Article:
People who straddle between the working and the middle classes are probably the ones who have to struggle the most just to get by—they are the ones who fall through the cracks of the social safety net. In some ways it works for them, they can buy a car, they can rent a house, buy food, and educate themselves without having to call on other people, but they have to keep working just to get on by. They are too rich to qualify for an education assistance, yet they are too poor to fund the education of their children all through the tertiary level. They cannot qualify for a tax rebate, but their tax rate kills them. They are the ones who have they had less assets, less money in the bank, less savings, they could have qualified for the social services, and it would have helped them—yet they know that those assets, those savings, are a life support. They are too poor to consider themselves leading a good life, without having the need to worry about retirement or pension, yet rich enough not to be called impoverished. It’s just weird I guess. Working hard seems to make ends meet; it can’t be that way forever yet there seems no other possible end in sight to it. They know it’s an injustice, that it’s inequality at play, but the fact that they are better off than others makes them not want to complain. They are probably the living embodiment of how paradoxical inequality/equality works for the society.
And all this came out because I was asked who I voted for during the recent elections.
EndNote can be fiddly when you have a lot of references in there already. Here are some ways to prevent it from messing up your write-up especially if you are already in the home stretch.
DISCLAIMER: This does not guarantee that EndNote would not mess up—EndNote messing up is a function of the number of references with attachments in your library, the number of pages in your manuscript, the number of citations you have in a certain EndNote library that is found in your paper, the number of EndNote libraries open containing the same entries, the number of EndNote libraries open at the same time, the number of times you edit your manuscript, etc. But it somehow prevents it from being fiddly when you are still in the editing stages.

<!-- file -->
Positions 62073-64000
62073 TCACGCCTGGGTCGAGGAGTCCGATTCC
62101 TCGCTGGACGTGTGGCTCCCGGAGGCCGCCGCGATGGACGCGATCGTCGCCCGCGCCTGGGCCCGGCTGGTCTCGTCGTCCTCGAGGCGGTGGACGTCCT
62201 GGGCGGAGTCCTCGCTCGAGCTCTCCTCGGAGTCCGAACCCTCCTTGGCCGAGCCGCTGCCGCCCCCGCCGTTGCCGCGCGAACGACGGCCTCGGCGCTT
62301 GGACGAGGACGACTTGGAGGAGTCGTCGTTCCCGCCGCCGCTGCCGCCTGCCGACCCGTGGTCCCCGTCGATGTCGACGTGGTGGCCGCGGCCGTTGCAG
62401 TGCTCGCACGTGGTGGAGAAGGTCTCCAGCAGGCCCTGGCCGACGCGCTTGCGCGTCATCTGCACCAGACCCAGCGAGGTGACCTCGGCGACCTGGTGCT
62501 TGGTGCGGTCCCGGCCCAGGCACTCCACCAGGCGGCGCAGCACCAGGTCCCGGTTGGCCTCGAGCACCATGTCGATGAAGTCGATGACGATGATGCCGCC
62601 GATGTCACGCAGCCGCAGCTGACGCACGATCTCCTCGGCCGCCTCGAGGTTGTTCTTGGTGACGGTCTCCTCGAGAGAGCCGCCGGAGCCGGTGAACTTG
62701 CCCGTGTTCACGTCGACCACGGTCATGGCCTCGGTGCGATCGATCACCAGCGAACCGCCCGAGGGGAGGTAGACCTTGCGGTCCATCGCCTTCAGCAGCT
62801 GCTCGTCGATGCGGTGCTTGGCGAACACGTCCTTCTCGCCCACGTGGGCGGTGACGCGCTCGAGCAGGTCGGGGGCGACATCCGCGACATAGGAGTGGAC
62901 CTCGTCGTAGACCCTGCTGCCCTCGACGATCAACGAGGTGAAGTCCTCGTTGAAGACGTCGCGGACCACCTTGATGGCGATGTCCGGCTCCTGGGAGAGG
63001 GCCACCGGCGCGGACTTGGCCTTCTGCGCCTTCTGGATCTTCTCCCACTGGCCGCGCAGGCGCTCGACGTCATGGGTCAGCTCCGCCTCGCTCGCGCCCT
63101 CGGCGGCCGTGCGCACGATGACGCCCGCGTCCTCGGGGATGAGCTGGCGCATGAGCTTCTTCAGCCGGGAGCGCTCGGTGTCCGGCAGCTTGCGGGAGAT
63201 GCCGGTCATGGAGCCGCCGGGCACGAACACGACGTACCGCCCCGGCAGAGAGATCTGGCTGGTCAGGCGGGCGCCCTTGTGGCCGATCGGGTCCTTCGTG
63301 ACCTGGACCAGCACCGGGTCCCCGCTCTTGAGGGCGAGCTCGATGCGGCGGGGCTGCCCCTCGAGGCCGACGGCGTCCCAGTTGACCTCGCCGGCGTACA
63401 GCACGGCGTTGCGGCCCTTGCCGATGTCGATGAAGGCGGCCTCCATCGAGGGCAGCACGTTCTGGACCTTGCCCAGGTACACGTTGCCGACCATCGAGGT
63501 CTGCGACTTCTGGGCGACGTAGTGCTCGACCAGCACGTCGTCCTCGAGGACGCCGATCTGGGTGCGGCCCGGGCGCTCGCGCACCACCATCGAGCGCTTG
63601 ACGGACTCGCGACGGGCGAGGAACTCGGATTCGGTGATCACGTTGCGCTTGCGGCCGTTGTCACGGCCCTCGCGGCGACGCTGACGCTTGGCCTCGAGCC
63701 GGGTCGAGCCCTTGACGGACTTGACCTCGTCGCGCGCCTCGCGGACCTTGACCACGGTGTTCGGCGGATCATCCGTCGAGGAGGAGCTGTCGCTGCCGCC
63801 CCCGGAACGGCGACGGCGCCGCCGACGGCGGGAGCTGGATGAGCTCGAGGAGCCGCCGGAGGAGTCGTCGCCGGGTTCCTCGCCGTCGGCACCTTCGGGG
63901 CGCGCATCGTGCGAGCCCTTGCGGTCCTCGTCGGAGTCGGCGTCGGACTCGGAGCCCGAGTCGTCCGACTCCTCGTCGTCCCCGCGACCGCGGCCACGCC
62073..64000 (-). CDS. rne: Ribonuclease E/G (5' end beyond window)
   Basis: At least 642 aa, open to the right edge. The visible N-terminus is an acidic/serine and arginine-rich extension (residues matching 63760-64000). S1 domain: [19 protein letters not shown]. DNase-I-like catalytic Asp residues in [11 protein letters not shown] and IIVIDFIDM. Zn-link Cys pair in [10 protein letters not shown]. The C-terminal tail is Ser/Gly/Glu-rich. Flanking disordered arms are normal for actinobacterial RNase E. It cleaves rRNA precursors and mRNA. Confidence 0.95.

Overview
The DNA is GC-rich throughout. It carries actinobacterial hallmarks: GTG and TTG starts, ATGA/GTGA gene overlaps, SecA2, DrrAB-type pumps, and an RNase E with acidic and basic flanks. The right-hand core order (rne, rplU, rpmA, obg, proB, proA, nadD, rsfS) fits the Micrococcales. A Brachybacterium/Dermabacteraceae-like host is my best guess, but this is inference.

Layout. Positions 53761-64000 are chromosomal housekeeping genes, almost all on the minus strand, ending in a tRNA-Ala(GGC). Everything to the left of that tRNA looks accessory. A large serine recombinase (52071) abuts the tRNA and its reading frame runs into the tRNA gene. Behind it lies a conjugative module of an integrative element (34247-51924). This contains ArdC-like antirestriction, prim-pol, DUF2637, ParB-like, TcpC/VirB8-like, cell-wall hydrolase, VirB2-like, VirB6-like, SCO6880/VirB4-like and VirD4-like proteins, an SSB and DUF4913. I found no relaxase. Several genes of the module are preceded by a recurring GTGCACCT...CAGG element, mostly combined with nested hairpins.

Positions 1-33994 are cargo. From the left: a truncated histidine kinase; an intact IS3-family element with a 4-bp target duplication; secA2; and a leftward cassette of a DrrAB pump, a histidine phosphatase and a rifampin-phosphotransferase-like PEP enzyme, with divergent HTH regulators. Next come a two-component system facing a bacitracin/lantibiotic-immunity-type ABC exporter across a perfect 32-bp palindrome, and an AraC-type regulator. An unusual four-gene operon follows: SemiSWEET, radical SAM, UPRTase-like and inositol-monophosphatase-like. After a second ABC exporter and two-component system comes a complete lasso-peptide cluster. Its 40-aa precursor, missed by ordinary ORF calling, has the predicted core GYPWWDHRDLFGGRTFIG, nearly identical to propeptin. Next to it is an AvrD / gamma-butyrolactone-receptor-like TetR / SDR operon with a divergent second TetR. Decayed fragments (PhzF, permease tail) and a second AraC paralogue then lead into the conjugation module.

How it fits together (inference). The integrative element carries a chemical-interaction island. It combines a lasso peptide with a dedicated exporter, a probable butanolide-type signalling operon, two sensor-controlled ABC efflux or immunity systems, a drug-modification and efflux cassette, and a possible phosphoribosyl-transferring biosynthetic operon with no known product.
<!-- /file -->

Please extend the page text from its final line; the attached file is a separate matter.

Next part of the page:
If you have an existing word file already, go to the EndNote tab, and then in the one marked Style, click the one that says Convert Citations and Bibliography. A drop-down menu would come out and then click Convert to Unformatted Citations:
Then some things would happen. If the paper you are editing is formatted there is a list of references at the end. When you click the Convert to Unformatted Citations option, that reference list will disappear. And instead of nicely done citations, what you would see are your citations looking like this:
Now don’t panic. When you want to add a reference go back to the EndNote tab. And then choose the one with some magnifying glass on it which says Insert Citation:
When you click the Insert Citation option, this window would come out:
Search the author you are looking for. Keyword will do. Now say I wanted to insert Cullen (2009), so I type in cullen and out comes numerous entries that have either Cullen as the main author, or as co-author OR somewhere in the fields in the reference has the word ‘cullen’—so be careful with your search. Suppose I type in there ‘air’ to look for an author named Air (this is hypothetical), the search would come out with numerous entries with the word ‘dairy’ in it simply because my search ‘air’ appears in ‘dairy’.
Go to the bottom buttons, and click the arrow down if you want some fancy schmancy formatting. Clicking Insert would have the format of (Author, Year). So I chose Author (Year) format, and when EndNote inserts the citation, it would come out as:
Now. Supposing I’m done with the paper and I want to send it off to my supervisors, of course, they wouldn’t understand my paper if it’s riddled with @@ and #—that would look too unprofessional. So I then go back to the EndNote tab, and to the Style:
But this time I click the one that says Update Citations and Bibliography.
Again some things would happen:
But there’s no need to panic…
And your reference list would come out at the end of the paper all formatted nicely:
Now supposing your supervisors have edited it and sent you back your crappy manuscript. Go back to the first stage of this ‘tutorial.’ It’s a wee bit fiddly, but once you get the hang of it, it saves you (somehow…) the heart attack of having all your references wiped out and you’re already ready to submit your 300+ page manuscript.